One of the major themes I want to convey is the concept of leading a dual life when you have to hide your depression. There’s the public life that you lead during the day, when you smile, act well adjusted, and tell everyone who asks that you’re doing great. Then there is the private life that you lead behind closed doors, at night, when you can finally emotionally explode. The concept is there, but the imagery isn’t. All I can do at this stage is keep pushing through the bad ideas hoping that eventually, something will emerge.

Follow Your Fear

This week I was asked to write a blog post for the TEDWeekends section of the Huffington Post.  The blog post I wrote is in response to Alexa Meade’s TED talk “Your Body is My Canvas.”  I had strong reservations about submitting what I wrote, as I discussed in this past blog post.  Below is the post, please let me know what you think, I would love to get feedback.

Following your passion sounds like a no-brainer, but it is a path that is frequently full of intense fear and major risks. Fear is common for many artists, and is frequently a primary hurdle in the creative process. As an art student, I was so afraid of failure that I exclusively made artwork that was technically accomplished in order to guarantee “success.” I created paintings and drawings that were accurate and visually beautiful, but which were completely devoid of content and purpose. At the end of four years of study, I found myself with nothing but a bunch of pretty pictures.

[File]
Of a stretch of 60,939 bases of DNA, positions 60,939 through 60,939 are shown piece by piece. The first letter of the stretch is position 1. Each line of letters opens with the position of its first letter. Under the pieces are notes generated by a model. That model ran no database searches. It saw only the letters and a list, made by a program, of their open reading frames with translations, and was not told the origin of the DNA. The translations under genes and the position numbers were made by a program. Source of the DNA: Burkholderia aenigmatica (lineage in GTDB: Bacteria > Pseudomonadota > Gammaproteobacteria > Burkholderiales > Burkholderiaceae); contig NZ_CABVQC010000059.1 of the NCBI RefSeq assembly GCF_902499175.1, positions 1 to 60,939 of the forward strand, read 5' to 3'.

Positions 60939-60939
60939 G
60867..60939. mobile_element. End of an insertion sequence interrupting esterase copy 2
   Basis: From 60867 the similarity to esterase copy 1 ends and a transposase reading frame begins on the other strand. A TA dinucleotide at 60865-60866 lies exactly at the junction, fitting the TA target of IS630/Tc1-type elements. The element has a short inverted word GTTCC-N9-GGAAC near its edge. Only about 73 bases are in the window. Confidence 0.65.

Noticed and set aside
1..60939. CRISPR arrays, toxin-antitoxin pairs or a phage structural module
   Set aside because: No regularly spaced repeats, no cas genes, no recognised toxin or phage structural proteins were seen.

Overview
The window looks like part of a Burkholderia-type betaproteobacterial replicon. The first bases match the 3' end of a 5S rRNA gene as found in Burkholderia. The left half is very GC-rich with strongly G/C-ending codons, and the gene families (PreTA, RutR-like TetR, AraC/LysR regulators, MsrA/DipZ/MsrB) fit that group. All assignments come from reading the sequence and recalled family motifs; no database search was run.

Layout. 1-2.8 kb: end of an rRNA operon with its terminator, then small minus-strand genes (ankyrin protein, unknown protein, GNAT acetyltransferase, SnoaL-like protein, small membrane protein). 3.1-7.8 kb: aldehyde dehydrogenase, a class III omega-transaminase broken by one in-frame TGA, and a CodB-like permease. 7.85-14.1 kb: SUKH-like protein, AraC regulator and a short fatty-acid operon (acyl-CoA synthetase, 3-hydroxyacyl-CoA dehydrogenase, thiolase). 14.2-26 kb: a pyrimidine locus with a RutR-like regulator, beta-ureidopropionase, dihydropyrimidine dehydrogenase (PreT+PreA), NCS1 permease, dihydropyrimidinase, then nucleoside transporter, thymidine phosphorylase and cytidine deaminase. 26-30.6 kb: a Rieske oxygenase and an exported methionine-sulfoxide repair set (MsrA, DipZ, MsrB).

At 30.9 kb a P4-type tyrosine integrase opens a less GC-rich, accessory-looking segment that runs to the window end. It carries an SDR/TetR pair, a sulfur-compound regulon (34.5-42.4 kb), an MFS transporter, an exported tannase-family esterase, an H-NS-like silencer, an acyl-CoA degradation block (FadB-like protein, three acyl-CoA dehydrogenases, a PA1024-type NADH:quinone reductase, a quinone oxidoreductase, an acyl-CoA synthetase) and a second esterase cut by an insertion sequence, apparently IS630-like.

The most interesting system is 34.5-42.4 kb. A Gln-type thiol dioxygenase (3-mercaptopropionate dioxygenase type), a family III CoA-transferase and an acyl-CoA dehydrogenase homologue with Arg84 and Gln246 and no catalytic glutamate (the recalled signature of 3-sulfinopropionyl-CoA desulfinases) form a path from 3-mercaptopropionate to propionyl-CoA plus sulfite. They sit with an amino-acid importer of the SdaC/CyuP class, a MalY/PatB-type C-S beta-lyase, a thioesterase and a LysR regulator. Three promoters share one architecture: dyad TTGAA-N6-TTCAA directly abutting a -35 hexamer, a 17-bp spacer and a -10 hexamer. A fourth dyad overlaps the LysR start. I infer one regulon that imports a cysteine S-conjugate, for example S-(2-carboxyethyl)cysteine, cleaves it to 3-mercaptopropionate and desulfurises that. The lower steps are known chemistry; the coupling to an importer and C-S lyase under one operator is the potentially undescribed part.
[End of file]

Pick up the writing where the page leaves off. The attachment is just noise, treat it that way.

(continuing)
I took the completely opposite approach with my current project: I followed my fear.

Three years ago, I was diagnosed with depression and anxiety. Having lived with this condition since age 10, undiagnosed, I found myself so deeply buried in the emotions of depression that I had no sense of self. When I received the diagnosis, it was an incredible shock to see myself clearly, free from the disease for the first time in my entire life. After treatment, I realized I had an extraordinary narrative that I could express through my artwork, but I had deep reservations about telling my story. Doing so meant publicly revealing my history with mental illness, which even in today’s world carries a heavy stigma.

Self-Portrait No. 7, version 2

I had never felt this strongly about a subject before, and I knew that I was on the verge of something tremendous. I knew the only way I wanted to represent the subject was directly, depicting the visual brutality of depression through the vehicle of the human face. I imagined Falling, a series of fifty self-portrait drawings, drawn hyper-realistically as a means of heightening the savage reality of depression. As I conceived the project in my head, I realized that I couldn’t ignore the idea. The only way to relieve this fierce compulsion was to make the artwork.